Each of us must think through and construct our own philosophy for living wisely in the world. We all have basic beliefs (“ultimate premises”), intuitively felt, perhaps not articulated. These may be Christian, Buddhist, Humanist, whatever. An ultimate premise might be Respect all Life!” (the ! represents an imperative in Naess' notation). We can add to this some further premises and hypotheses: “This will happen if I do that” or “This is so”. If we are deep ecologists this will lead us to endorse the points of the Deep Ecology Platform from which we will derive our personal guidelines for lifestyle and practical action in our particular situation. Naess says (frequently) “The frontier is long - there are many ways of acting for good - you cannot do everything!”.

Normative derivational system

For Naess, Deep Ecology has a four-level structure. From our most basic beliefs (see Ultimate premises and Ecosophy) are derived the “eight points” of the Deep Ecology Platform. The principles of our personal lifestyles follow from this. Appropriate practical action becomes evident. Thus the system is one of deriving from ‘norms’ (statements of what ought to be), appropriate principles and actions. This is not the same as strictly logical deduction; premises (statements of what is the case) follow, by “loose derivation” from other premises and hypotheses (statements of belief), appropriate practical consequences and actions result from these. The Deep Ecology process is a tool for enabling systematic discussion of total views, of how norms and consequences interact. Deep questioning enables value conflict (e.g. should you, from pity, kill a desperately suffering animal when you believe life to be inviolably sacred?) to be systematically discussed.

Ultimate premises

These are our basic beliefs, intuitively known, beyond which we cannot go. Also called ultimate or basic norms, they are our intuitions about how the world is. An infinite variety of basic norms is possible, one must think out and choose ones own - but the Deep Ecology Platform must be derivable from them.

Commitment to action

Naess: “We are an occupied country. A minority must stand up, talk in public, say: 'If things are so - the problems will be so - and we should do thus'. Turn discussions into the deeper questions of life". Deep Ecology is a movement as well as a philosophy. Many can agree to support the movement; the Deep Ecology Platform is a summary of points agreed by activists and thinkers holding possibly very different philosophical perspectives. Differing basic norms “sieved” through the “eight points” of the platform can result in co-operative outcomes and decisions which will only “vary a little”. The movement must collaborate with the peace movement and the movement for social justice: starvation, male domination, war are ecological evils too - we need a universalised lifestyle that can be sustained without injustice.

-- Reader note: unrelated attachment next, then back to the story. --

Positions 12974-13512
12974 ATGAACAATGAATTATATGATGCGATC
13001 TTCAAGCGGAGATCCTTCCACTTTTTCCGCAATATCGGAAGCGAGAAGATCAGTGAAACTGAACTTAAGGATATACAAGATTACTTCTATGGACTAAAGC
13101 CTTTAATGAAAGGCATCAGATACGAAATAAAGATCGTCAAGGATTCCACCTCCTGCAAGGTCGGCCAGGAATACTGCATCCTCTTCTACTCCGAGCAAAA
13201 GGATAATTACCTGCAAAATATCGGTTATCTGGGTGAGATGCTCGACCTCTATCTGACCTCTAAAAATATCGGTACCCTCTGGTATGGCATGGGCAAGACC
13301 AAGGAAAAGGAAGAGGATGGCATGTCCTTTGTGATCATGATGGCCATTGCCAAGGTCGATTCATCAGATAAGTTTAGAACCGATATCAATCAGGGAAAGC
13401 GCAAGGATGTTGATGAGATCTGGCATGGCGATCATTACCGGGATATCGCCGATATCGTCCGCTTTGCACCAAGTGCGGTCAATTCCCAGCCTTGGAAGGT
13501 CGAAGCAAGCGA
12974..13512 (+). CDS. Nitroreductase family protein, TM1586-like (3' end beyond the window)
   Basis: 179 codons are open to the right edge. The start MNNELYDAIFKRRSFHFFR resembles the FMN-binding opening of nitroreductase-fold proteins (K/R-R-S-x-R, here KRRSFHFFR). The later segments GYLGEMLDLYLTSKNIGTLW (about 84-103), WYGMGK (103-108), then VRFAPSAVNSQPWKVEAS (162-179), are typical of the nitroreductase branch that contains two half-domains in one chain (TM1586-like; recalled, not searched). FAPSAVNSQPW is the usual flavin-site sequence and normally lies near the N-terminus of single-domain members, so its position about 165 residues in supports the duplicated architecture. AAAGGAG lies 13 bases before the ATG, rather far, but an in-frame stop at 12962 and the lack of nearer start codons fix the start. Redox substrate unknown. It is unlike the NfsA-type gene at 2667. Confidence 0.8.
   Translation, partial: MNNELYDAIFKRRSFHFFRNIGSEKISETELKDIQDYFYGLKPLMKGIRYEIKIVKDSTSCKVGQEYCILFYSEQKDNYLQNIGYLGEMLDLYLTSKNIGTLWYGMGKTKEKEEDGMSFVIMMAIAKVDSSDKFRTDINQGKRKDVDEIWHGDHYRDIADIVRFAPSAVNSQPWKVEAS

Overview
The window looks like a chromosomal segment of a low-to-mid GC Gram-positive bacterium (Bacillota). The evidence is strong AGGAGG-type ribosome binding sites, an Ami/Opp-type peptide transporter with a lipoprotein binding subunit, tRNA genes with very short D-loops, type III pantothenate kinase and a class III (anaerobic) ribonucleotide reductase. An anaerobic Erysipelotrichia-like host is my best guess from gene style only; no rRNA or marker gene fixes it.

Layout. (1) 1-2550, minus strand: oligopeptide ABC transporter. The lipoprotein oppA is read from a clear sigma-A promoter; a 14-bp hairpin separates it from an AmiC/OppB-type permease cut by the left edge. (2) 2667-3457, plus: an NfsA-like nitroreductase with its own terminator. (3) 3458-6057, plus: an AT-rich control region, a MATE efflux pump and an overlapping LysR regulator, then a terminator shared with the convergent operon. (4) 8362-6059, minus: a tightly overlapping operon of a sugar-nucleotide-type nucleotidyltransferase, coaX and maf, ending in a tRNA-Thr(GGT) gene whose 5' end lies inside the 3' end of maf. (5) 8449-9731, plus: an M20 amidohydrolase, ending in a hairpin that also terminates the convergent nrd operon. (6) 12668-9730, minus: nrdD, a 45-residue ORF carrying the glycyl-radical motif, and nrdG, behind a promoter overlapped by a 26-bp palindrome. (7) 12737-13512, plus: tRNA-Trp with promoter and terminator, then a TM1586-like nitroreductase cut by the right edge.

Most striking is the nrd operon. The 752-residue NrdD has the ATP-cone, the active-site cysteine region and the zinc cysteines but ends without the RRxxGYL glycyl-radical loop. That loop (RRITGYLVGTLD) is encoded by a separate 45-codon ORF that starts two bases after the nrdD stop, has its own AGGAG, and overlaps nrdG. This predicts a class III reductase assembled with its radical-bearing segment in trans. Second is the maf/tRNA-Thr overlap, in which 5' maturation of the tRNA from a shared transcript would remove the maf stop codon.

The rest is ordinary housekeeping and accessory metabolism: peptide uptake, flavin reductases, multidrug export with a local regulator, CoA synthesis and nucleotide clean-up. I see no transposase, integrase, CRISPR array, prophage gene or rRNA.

The Deep Ecology Platform

  1. The flourishing of human and non-human life on Earth has intrinsic value. The value of non-human life forms is independent of the usefulness these may have for narrow human purposes.
  2. Richness and diversity of life forms are values in themselves and contribute to the flourishing of human and non-human life on Earth.
  3. Humans have no right to reduce this richness and diversity except to satisfy vital needs.
  4. Present human interference with the non-human world is excessive, and the situation is rapidly worsening.
  5. The flourishing of human life and cultures is compatible with a substantial decrease of the human population. The flourishing of non-human life requires such a decrease.
  6. Significant change of life conditions for the better requires change in policies. These affect basic economic, technological, and ideological structures.
  7. The ideological change is mainly that of appreciating life quality (dwelling in situations of intrinsic value) rather than adhering to a high standard of living. There will be a profound awareness of the difference between big and great.
  8. Those who subscribe to the forgoing points have an obligation directly or indirectly to participate in the attempt to implement the necessary changes.

Arne Naess, Ecology, Community and Lifestyle, Cambridge University Press, 1989, p. 29.

Dr. Noel Charlton can be contacted at:

His book (which also explores Deep Ecology), Understanding Gregory Bateson: Mind, Beauty and the Sacred Earth will be published by the State University of New York Press in May, 2008.